Even aboard those ships that adopted a more tolerant regime the gloom, stench, damp, heat, and sheer boredom made conditions intolerable and conditions barely improved upon their arrival where sent to camps they were put to work for up to twelve hours a day in the most appalling and unimaginable heat barefoot and in threadbare clothes, cut, bruised, sunburnt, with heatstroke a constant threat. Poorly fed and frequently dehydrated they received little sympathy from their overseers who saw them not just as indentured slaves to be worked but criminals to be punished as the law required.
James Brine, who like all Tolpuddle Martyrs with the exception of James Hammett left a detailed account of their experiences, described how he had to walk miles every day to dig post holes for hours end and was made to spend seventeen consecutive days up to his waist in water washing sheep. Having earlier been robbed and stripped of the few possessions he had by Aborigines he was forced to sleep at night on the hard ground without so much as a blanket to cover him. When he requested one he was told he had been provided for and would receive no further help – he was there to be punished, after all.
It was a servitude for which it seemed they would never be redeemed and they could have had no knowledge of the campaign already underway in their homeland to secure their return.
The fledgling trade union movement had been quick to act displaying an ability to organise that surprised many. Under the guidance of Robert Owen’s GNCTU and supported by a number of radical MP’s among the most prominent of whom were William Cobbett, Joseph Hume and Thomas Wakeley who maintained the pressure in Parliament they campaigned relentlessly on the men’s behalf.
On 24 March 1834 a rally was held in London which addressed by Robert Owen attracted 10,000 people. Soon after Owen along with other leading trade unionists and social reformers formed the London Dorchester Committee to raise funds to fight the legal case and secure the men’s return.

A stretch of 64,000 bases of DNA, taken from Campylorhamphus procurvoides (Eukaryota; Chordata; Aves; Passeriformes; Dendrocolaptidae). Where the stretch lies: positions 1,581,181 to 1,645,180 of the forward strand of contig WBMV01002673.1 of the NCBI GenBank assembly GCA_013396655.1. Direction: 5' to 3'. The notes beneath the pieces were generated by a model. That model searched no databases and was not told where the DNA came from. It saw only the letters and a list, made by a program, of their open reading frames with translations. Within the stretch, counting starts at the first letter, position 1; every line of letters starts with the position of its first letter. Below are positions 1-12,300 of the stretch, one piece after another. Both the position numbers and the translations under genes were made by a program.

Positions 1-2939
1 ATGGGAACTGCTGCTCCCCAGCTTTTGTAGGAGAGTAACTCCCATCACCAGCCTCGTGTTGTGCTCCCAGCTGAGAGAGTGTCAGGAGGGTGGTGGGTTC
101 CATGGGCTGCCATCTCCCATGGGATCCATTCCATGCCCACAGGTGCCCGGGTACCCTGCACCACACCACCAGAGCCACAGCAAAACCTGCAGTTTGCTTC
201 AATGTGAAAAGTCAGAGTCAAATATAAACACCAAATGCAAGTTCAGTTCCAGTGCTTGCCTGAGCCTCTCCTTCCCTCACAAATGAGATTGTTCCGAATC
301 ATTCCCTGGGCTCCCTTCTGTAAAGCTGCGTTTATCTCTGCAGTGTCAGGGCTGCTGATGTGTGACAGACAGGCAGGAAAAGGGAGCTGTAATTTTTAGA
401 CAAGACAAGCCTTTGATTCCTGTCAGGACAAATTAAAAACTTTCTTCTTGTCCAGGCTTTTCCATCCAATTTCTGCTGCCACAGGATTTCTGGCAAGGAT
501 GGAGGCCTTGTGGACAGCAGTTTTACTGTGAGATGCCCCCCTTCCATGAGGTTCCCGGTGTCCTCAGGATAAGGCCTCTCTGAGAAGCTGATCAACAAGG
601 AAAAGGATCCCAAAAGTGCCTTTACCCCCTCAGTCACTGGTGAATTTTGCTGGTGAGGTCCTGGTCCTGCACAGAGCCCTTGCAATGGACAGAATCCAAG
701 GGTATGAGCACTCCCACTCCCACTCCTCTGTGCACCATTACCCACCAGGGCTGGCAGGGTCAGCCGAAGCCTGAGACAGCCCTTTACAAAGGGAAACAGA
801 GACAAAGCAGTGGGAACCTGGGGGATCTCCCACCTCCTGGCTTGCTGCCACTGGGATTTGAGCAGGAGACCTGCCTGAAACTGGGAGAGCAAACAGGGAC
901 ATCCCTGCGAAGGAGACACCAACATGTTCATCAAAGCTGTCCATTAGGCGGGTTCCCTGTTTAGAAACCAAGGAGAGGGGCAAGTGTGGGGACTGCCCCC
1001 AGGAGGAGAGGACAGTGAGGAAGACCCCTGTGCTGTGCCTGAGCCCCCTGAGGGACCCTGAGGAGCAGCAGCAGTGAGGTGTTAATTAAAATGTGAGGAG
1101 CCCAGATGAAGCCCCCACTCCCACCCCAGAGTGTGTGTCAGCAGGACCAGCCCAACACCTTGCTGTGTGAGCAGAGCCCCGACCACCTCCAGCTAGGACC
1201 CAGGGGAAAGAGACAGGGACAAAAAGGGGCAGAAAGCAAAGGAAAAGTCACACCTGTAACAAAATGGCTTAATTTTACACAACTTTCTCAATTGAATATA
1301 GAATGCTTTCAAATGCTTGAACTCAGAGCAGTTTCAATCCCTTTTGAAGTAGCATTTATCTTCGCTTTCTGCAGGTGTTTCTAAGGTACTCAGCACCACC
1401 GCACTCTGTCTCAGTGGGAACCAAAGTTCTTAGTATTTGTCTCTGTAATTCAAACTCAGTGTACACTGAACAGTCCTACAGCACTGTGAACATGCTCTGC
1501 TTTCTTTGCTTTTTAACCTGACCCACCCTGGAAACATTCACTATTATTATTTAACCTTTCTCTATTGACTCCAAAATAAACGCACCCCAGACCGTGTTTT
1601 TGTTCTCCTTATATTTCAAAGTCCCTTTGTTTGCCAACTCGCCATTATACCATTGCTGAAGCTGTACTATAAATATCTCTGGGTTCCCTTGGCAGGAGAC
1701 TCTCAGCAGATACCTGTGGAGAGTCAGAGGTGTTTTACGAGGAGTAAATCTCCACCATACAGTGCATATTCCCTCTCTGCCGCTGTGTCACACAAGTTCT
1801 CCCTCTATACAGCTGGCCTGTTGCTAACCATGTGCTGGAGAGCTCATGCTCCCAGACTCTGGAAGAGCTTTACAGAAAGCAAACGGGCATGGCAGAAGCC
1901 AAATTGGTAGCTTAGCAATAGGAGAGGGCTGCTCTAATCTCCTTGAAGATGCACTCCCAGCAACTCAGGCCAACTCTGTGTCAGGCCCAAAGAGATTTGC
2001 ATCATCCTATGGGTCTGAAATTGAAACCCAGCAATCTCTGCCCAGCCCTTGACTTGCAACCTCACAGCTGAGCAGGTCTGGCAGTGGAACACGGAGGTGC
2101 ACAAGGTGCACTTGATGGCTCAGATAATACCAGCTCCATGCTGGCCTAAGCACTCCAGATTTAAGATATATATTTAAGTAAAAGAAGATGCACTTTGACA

Their most immediate concern however, would be the welfare of the Martyr’s families.
Having no income with which to support themselves and their children the women had little option but to apply for poor relief but it was Squire Frampton who was responsible for its distribution and he did not look kindly upon them. Holding them to blame for their own distress he refused any help whatsoever, stating bluntly that if they could afford to pay the union dues then they could afford to feed themselves.
They begged him to reconsider but he would not, and so when no help from church or charity materialised they wrote with some urgency to the London Dorchester Committee:
“Tolpuddle has for many years been noticed for its tyranny and oppression and cruelty and now the union is broke up here. They mean us to suffer for the offences of our husbands.”
The Dorchester Committee responded with haste supporting the families from funds raised. They responded with a collective letter of thanks:
“Sir, on Tuesday last a gentleman came from London and relieved us £2.3s each, all equal alike, had it not been for this I cannot tell you what we should have done.”
On 21 April, a grand procession threaded its way through the streets of London to Copenhagen Fields where more than 100,000 people attended a rally carrying placards and where trade union banners were unfurled in open defiance of a government that had ordered the army be present and for thousands of Special Constables to line the route.
It was a show of strength and a tense stand-off ensued while the latest petition (one of sixteen in total) which Lord Melbourne refused to accept in person was delivered to Parliament.
The future mentor to the young Queen Victoria knew full well that the sentence passed upon the men from Tolpuddle could not be justified but he had tacitly approved the actions of the Dorchester Magistrates and was not inclined towards a mea culpa or to admitting his mistakes – as long as he remained in Office the protests would fall on deaf ears.
However, called upon by the King to form a minority Whig Administration by July 1834 Lord Melbourne had stood down as Home Secretary to become Prime Minister. The task of keeping unified an increasingly fractious Whig Party was difficult enough and he was glad to wash his hands of the Tolpuddle nonsense. His replacement at the Home Office was John William Ponsonby, Lord Duncannon, who as we have already seen was no friend to those he deemed outside the law.
By November however, he too had gone to be replaced by Lord John Russell, a more sympathetic character who was unwilling to take ownership of his predecessor’s mistakes.
In June 1835, he bowed to pressure and pardoned the six men but there were conditions attached one of which insisted that the convictions remain in place. The men who continued to maintain their innocence refused to accept any pardon that did not exonerate them of all wrongdoing.